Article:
In our first year with Zara, our pet insurance paid off. We went to the vet several more times that year with other illnesses and the dog bite and ended up getting several hundred dollars back. I like VPI because their customer service is good. It is pretty easy to submit claims and they mail reimbursement checks within a few weeks. They won’t cover pre-existing conditions which were present before the coverage set in, however. For us, that means an ear infection is an existing condition, but since Zara’s been free of it for more than six months, we can write to them to get them to remove it from our policy. I just haven’t gotten around to doing it.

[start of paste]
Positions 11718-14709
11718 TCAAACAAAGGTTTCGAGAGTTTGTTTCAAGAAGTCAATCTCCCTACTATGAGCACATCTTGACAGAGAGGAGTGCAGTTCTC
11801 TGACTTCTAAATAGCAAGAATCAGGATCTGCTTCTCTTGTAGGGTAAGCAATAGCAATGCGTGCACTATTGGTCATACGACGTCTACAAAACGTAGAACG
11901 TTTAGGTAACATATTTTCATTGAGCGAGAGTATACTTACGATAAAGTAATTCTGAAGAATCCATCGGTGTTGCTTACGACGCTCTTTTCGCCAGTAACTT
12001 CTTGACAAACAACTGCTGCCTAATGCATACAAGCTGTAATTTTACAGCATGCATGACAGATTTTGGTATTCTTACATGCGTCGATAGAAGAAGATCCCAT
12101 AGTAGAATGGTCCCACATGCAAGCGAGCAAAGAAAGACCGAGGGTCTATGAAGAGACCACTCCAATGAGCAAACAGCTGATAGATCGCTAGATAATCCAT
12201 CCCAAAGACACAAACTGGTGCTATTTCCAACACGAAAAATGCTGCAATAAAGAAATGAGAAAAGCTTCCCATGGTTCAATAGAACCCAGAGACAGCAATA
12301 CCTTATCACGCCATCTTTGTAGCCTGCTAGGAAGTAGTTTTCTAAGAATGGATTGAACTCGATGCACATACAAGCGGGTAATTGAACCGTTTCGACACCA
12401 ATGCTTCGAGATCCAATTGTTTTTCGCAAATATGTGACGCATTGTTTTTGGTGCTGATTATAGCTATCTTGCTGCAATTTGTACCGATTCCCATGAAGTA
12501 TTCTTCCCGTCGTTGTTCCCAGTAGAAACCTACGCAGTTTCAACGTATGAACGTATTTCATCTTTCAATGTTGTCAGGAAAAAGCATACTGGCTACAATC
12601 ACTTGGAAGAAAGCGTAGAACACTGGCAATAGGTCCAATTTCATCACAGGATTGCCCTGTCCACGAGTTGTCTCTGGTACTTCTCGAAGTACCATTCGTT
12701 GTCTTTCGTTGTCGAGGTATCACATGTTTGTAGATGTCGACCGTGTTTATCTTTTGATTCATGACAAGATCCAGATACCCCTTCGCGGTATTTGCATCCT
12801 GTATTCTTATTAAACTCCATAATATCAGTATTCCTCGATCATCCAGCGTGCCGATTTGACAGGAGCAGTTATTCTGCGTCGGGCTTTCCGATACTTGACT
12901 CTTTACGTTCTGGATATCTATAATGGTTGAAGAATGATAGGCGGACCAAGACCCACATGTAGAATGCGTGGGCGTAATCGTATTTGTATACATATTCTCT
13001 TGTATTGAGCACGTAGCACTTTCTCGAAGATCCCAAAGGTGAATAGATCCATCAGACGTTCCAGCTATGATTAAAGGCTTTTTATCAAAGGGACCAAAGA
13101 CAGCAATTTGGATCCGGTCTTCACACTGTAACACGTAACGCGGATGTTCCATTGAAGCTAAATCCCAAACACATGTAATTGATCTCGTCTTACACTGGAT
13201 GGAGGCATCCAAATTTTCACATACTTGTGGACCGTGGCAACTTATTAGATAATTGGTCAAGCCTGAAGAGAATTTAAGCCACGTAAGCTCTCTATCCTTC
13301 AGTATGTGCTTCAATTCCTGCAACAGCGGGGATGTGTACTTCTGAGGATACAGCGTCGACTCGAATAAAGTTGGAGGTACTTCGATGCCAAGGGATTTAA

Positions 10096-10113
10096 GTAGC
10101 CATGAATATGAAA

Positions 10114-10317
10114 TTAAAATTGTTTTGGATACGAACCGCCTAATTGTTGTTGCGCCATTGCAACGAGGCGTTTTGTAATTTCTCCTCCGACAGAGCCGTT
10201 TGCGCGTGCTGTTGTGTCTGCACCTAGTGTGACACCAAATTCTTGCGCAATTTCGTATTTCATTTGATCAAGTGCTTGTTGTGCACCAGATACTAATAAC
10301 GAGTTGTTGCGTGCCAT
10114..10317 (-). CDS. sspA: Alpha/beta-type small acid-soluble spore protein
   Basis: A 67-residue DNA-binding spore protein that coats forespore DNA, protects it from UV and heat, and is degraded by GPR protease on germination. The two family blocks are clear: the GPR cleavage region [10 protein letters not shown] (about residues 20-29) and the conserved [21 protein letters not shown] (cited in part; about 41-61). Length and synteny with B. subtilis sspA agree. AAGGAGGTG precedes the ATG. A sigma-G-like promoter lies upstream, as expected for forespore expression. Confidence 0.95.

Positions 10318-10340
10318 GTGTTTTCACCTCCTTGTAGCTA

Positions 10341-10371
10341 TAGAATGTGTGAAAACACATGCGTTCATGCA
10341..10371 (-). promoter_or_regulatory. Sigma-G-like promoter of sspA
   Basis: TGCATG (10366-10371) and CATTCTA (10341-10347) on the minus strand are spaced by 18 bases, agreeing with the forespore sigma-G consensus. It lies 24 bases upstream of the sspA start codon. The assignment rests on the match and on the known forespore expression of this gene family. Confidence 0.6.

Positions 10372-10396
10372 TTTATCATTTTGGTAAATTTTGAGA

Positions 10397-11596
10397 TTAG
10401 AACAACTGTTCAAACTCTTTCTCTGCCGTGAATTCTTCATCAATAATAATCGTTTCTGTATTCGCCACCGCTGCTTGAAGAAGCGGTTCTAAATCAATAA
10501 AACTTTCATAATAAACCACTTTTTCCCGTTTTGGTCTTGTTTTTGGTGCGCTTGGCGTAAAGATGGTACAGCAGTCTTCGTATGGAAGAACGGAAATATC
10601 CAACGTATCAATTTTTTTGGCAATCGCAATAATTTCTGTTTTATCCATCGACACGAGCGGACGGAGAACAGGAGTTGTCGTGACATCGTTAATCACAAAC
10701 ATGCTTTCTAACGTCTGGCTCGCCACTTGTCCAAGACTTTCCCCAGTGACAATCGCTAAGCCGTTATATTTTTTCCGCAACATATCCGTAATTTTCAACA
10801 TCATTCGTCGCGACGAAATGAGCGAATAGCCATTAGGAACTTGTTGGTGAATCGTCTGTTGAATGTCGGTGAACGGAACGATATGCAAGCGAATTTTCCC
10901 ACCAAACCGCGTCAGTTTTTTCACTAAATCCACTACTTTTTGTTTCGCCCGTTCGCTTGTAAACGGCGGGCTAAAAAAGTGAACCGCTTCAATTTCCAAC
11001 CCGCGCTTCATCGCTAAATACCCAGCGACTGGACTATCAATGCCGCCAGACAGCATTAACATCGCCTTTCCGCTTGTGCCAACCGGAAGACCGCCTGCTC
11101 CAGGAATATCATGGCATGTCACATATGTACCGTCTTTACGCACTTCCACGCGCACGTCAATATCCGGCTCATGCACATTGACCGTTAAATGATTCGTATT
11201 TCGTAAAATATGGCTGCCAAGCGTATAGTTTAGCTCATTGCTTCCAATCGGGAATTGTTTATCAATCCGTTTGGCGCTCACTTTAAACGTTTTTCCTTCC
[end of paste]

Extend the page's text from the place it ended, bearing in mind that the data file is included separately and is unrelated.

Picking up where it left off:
This past year (our coverage runs April 2015 to April 2016), Zara has hardly been sick at all. We only went to the vet once for an illness, when I wanted to get her tested for giardia over the summer (she didn’t have it). While I like having the insurance for peace of mind, I was assuming that we were going to lose money on it. And then we ended up at the emergency vet two weeks ago.

On Sunday morning, Zara woke me up by vomiting on our bed. She hadn’t eaten since the previous evening, so the vomit was all liquid. I was a bit concerned but  didn’t think too much of it. When I gave her breakfast a little while later, she only ate a small portion. That was extremely unusual. Zara is not a picky eater and has never been. She is always willing to eat. I don’t think I have ever seen her leave food in her bowl.